Kryptocibule ! New malware

Researchers have discovered a previously undocumented trojan malware family that spreads through malicious torrents and that uses multiple tricks to squeeze as many cryptocoins as possible from its victims while staying under the radar. ESET named the threat KryptoCibule,

This malware is a triple threat in regard to cryptocurrencies. It uses the victim’s resources to mine coins, tries to hijack transactions by replacing wallet addresses in the clipboard and exfiltrates cryptocurrency-related files, all while deploying multiple techniques to avoid detection. KryptoCibule makes extensive use of the Tor network and the BitTorrent protocol in its communication infrastructure.

“The malware, as written, employs some legitimate software. Some, such as Tor and the Transmission torrent client, are bundled with the installer; others are downloaded at runtime, including Apache httpd and the Buru SFTP server,” says Matthieu Faou, ESET Researcher who uncovered the new malware family.

Researchers identified multiple versions of KryptoCibule, enabling us to trace its evolution all the way back to December 2018; it remains active. New capabilities have regularly been added to the malware over its lifetime, and it is under constant development.

Most of the victims were in Czech Republic and Slovakia, and this reflects the user base of the site on which the infected torrents are found. Almost all the malicious torrents were available on uloz.to, a popular file sharing site in the two countries.

“KryptoCibule has three components that leverage infected hosts in order to obtain cryptocurrencies: cryptomining, clipboard hijacking and file exfiltration,” explains Faou. “Presumably the malware operators were able to earn more money by stealing wallets and mining cryptocurrencies than what we found in the wallets used by the clipboard hijacking component.

Lemon duck targets linux

The Lemon_Duck cryptomining malware was first spotted in June 2019 by researchers from Trend Micro while targeting enterprise networks. The threat was gaining access over the MS SQL service via brute-force attacks and leveraging the EternalBlue exploit.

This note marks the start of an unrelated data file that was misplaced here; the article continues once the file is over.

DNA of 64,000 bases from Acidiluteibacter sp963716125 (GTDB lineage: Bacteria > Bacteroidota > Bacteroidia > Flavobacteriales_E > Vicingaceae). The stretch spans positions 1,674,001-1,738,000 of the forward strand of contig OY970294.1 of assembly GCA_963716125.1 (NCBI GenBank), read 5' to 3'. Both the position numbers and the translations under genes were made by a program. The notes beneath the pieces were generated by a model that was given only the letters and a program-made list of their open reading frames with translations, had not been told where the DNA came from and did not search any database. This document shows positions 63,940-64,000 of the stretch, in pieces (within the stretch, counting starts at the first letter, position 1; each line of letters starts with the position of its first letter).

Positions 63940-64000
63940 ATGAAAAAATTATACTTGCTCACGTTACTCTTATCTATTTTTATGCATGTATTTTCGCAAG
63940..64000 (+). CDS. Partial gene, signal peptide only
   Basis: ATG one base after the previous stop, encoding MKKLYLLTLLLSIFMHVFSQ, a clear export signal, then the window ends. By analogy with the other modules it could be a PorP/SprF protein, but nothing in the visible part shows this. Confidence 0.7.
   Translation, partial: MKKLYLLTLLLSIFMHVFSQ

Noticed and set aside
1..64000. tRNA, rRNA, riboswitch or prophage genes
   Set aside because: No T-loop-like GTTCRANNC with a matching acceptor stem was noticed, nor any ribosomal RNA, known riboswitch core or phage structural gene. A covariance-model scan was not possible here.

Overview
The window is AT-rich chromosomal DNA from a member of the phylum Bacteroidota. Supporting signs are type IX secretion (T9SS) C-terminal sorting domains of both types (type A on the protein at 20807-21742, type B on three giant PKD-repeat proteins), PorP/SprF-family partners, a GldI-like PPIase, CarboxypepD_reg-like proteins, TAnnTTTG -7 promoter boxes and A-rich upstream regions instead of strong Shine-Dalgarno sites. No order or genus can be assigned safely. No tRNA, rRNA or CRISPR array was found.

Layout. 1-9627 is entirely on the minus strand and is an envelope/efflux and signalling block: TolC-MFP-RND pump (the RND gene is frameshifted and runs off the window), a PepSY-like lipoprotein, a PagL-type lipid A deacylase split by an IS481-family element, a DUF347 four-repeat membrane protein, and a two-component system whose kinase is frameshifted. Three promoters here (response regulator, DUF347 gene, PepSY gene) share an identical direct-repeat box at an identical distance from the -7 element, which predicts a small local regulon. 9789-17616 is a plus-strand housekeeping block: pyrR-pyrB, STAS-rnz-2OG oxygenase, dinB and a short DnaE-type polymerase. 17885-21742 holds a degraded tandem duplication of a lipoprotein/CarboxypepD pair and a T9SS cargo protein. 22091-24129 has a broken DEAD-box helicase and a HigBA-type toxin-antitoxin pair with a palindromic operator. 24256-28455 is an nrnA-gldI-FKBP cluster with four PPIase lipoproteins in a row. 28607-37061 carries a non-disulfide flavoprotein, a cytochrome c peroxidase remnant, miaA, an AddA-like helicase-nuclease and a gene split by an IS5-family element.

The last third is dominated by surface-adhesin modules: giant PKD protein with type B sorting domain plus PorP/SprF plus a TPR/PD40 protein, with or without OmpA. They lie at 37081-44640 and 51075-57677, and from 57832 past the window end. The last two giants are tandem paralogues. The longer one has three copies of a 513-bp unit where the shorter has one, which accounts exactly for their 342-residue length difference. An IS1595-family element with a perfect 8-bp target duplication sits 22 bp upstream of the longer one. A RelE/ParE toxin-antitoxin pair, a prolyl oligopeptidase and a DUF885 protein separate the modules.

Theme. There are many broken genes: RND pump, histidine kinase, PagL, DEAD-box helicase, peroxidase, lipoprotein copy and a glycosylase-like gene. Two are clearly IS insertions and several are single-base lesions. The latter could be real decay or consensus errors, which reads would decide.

Upon infecting a device, the malware delivers an XMRig Monero (XMR) miner.

The malware is being distributed via large-scale COVID-19-themed spam campaigns, the messages use an RTF exploit targeting the CVE-2017-8570 Microsoft Office RCE to deliver the malicious payload.

The authors of the Lemon_Duck cryptomining malware have also added a module that exploits the SMBGhost (CVE-2020-0796) Windows SMBv3 Client/Server RCE.

Experts noticed that the threat actors exploited the CVE-2020-0796 flaw to collect information on compromised machines instead of running arbitrary code on the vulnerable systems.

Lemon_Duck miner uses a port scanning module that searches for Internet-connected Linux systems listening on the 22 TCP port used for SSH Remote Login, then launches SSH brute force attacks.

The brute-force module performs port scanning to find machines listening on port 22/tcp (SSH Remote Login). When it finds them, it launches an SSH brute force attack on these machines, with the username root and a hardcoded list of passwords.If the attack is successful, the attackers download and execute malicious shellcode.

Then the Lemon_Duck malware attempts to gain persistence by adding a cron job and collects SSH authentication credentials from the /.ssh/known_hosts file in the attempt to infect more Linux devices across the network.

Upon infection, the Lemon_Duck attackers attempt to disable SMBv3 compression through the registry and block the standard SMB network ports of 445 & 135 to prevent other threat actors from exploiting the same vulnerability. It’s new form of cryptojacker. Getting sophisticated